In answer to the immediate question which the noble Lord asks, I can tell him what our fleet of airships will probably be next year. There is being constructed for the Navy one of these large rigid dirigibles, and that, and possibly a second, may be available during the next twelve months. With regard to what we have in the way of non-rigid dirigibles for Army purposes, there is the airship which the noble Lord has referred to as "Baby II," and there is the new one the construction of which has been commenced and which ought to be ready in the next twelve months. Then there are the two foreign airships which are coming over—the "Lebaudy" and the "Clément-Bayard," the one which is coming over as the result of the action of the Morning Post and the other which is coming over as the result of the action of the Parliamentary Committee. Both these airships will be tested when they get here, and we understand that through the patriotic efforts of the Morning Post if the "Lebaudy" satisfies that test it will be purchased by them and presented to the War Office. We shall be prepared, if tests, price, and other conditions are satisfactory, to do the same with the "Clément-Bayard." Therefore, supposing both of these come into our possession in that way we ought to have in twelve months four Army dirigibles, though that is nothing like the number of airships possessed by other countries.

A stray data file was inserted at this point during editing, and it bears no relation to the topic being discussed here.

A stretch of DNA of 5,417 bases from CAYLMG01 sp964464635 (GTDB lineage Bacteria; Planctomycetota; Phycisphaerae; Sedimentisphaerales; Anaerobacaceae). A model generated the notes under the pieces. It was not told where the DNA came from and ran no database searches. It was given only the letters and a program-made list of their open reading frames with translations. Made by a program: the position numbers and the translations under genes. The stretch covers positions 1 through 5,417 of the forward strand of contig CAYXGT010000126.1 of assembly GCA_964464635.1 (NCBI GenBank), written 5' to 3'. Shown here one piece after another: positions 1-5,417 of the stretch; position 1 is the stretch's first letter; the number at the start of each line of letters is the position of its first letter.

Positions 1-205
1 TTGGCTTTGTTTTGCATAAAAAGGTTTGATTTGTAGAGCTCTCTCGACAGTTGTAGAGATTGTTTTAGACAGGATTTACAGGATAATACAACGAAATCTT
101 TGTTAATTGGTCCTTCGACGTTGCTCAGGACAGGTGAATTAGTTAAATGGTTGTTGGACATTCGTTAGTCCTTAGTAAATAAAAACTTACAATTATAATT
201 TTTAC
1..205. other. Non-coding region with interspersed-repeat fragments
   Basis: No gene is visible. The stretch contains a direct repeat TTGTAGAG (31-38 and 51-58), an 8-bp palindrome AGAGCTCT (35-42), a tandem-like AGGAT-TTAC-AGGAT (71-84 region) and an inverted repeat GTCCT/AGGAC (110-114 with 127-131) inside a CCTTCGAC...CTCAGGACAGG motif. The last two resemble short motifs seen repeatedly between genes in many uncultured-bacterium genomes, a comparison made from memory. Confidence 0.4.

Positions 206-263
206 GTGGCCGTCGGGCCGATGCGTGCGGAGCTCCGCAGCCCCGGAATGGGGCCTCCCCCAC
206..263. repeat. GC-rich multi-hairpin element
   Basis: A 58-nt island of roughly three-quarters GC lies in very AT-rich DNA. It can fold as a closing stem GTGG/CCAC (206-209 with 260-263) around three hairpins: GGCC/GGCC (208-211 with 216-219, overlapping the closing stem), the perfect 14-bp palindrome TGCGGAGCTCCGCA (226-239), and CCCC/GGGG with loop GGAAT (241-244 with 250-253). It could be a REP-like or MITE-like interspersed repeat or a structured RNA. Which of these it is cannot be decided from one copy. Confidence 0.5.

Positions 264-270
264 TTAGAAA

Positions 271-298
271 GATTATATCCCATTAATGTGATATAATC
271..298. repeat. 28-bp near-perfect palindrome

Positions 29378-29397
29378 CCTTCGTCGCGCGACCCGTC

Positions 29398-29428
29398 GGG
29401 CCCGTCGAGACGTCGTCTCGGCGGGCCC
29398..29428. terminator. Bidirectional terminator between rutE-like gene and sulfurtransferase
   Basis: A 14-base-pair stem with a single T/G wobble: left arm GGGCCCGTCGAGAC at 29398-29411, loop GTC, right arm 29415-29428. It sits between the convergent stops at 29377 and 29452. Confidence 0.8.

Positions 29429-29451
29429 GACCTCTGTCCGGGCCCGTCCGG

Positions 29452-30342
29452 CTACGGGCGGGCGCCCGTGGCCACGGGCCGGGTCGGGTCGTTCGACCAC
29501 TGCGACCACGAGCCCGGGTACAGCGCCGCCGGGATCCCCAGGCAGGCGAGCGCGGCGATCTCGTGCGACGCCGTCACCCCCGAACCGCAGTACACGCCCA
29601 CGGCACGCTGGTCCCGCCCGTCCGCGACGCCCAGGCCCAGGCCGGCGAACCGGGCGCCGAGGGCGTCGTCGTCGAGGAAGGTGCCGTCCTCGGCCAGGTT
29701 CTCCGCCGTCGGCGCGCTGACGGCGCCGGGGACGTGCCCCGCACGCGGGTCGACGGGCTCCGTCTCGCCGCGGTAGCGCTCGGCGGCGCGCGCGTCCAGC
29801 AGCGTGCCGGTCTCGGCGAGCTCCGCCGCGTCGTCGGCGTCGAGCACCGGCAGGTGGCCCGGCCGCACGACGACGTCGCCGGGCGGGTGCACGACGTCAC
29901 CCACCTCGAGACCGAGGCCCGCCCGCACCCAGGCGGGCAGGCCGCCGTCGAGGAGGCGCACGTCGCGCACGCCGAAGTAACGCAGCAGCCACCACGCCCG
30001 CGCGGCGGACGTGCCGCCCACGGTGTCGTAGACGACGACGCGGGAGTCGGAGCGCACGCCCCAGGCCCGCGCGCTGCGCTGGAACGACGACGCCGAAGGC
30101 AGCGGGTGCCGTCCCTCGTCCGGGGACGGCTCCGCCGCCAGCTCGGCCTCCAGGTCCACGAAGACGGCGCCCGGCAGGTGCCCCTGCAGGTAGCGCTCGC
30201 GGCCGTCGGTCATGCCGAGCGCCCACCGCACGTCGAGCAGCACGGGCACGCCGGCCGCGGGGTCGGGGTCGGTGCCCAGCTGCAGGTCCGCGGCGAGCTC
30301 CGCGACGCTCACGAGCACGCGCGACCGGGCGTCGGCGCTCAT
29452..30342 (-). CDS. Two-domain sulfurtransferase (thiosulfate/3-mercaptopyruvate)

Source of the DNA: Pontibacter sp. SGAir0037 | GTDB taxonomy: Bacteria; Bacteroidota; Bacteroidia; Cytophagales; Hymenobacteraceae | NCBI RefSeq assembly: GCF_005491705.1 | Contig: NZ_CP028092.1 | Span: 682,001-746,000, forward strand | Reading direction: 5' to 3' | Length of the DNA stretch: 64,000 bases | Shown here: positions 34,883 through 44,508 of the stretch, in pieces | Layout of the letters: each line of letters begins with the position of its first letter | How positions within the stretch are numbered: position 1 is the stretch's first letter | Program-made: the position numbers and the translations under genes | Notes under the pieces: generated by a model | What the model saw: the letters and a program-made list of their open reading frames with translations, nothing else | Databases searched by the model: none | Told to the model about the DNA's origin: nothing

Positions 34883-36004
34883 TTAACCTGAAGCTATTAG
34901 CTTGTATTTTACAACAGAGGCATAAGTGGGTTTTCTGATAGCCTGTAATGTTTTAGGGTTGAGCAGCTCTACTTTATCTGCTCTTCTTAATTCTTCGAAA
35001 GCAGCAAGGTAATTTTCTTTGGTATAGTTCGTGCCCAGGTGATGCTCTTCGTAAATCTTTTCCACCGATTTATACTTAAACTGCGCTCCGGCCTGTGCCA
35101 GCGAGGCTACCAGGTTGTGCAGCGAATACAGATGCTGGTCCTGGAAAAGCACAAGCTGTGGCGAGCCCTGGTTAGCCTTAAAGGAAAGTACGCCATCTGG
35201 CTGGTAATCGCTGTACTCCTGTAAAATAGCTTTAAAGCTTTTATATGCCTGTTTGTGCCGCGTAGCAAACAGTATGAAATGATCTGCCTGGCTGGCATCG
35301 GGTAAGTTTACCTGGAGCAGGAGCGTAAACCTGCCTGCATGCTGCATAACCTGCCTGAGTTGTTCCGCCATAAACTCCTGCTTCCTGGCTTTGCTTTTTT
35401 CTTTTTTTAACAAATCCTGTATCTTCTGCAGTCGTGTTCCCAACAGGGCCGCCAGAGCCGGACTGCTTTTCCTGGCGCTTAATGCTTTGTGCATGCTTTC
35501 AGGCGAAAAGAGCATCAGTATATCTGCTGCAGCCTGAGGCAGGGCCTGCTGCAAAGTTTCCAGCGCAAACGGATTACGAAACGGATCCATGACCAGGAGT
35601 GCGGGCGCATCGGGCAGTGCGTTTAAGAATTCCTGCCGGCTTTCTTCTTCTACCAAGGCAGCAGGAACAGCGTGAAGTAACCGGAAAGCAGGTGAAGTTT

We are following out our policy of watching very carefully, of experimenting, and of trying to advance the general theory as much as possible. In this connection the noble Lord probably knows that we have appointed an Advisory Committee for Aeronautics which has upon it as members some of the leading scientists in the country, who are doing excellent service in working out the complex problems which at present, I will not say stand in the way of success, but constitute one of the chief difficulties with regard to this question. Then, of course, we have our balloon factory at Aldershot, which is under the superintendence of one of the most experienced engineers in the country, Mr. Mervyn O'Gorman, and we have the balloon school under the man who has done so much for us in this connection, Colonel Capper. We are spending considerably more this year than we were before. I understand that the Navy is spending £35,000 in this year's Estimates, and the Army is spending £71,000, a total of £106,000. That compares extremely favourably with the expenditure of public money by other countries, as far as we know. Although it is quite true, as the noble Lord said, that we have not got and are not proposing immediately to provide a large fleet of dirigibles and aeroplanes, I can assure him that we are not simply doing nothing, but that we are working very hard along carefully thought-out and, I think, practical lines; and that we are only waiting before developing the policy along bigger lines for the time when the science of aviation shall have reached a point at which we can definitely say that dirigibles, aeroplanes, flying machines, and so on are of real practical use for military service.

House adjourned at five minutes past five o'clock, till To-morrow, half-past Ten o'clock.